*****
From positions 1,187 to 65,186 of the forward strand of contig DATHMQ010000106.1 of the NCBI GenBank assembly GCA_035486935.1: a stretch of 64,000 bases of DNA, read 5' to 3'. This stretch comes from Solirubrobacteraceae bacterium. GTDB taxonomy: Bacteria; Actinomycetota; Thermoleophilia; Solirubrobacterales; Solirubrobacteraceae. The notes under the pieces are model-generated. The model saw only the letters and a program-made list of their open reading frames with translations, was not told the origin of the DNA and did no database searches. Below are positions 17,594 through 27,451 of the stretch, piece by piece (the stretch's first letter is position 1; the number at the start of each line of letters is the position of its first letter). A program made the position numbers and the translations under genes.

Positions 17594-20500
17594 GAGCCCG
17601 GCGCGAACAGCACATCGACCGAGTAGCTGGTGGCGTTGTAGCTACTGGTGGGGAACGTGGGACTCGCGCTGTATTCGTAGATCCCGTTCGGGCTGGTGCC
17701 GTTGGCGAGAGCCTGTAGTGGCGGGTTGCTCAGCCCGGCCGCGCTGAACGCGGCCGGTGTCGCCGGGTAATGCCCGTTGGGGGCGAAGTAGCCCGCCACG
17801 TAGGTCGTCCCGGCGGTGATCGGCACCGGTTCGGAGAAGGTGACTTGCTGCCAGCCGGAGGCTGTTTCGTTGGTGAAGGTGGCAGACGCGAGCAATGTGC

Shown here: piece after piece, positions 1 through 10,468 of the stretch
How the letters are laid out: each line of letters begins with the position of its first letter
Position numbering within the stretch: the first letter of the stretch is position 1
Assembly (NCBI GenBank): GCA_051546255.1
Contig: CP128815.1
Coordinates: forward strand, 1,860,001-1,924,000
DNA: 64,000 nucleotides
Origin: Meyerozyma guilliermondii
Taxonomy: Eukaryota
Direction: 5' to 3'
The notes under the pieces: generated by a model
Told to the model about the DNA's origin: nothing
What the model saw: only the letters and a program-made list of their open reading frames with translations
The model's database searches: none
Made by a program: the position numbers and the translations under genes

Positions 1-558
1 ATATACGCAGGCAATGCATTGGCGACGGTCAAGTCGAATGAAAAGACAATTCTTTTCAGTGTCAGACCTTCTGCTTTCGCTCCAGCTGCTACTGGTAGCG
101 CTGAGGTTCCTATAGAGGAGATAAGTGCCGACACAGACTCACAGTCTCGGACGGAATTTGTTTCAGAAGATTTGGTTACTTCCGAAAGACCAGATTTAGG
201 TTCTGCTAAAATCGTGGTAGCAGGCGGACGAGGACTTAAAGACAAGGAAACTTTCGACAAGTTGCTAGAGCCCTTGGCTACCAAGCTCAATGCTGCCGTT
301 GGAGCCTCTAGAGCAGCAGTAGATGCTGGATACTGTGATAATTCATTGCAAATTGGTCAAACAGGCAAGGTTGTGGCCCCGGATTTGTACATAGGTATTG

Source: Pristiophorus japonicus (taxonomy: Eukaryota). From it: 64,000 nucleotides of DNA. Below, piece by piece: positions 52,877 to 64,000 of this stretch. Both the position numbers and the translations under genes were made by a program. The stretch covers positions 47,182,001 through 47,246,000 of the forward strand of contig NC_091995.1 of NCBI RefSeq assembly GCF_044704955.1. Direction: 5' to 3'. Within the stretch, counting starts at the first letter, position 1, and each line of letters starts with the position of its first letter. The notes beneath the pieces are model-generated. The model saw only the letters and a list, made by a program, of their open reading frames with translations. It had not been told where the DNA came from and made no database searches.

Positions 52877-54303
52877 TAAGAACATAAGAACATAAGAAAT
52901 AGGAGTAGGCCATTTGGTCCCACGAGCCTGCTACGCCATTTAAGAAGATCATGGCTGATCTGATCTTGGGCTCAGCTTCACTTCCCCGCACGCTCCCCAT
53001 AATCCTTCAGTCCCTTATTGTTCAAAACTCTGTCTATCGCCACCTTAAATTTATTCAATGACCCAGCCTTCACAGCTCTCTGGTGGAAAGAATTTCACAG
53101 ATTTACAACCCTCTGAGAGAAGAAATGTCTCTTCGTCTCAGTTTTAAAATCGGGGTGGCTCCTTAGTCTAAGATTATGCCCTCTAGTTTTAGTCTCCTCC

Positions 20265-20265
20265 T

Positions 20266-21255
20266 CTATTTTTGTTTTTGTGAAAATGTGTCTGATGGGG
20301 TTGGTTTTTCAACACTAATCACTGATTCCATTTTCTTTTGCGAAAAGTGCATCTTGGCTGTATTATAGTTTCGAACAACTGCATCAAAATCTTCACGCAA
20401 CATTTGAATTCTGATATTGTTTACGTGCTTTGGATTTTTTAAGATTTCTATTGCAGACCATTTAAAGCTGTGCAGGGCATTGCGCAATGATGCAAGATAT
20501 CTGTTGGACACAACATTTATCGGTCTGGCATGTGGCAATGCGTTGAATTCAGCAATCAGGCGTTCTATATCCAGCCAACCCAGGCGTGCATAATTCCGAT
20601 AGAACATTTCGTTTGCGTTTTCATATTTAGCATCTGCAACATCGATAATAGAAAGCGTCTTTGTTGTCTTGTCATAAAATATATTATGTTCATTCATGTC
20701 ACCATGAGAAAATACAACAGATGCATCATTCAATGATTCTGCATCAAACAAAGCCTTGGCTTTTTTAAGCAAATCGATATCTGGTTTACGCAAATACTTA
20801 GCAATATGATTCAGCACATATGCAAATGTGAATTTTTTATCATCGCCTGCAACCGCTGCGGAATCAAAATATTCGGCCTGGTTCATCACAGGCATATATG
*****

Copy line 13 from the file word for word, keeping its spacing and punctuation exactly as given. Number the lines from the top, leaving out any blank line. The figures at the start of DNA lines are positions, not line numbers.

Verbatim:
DNA: 64,000 nucleotides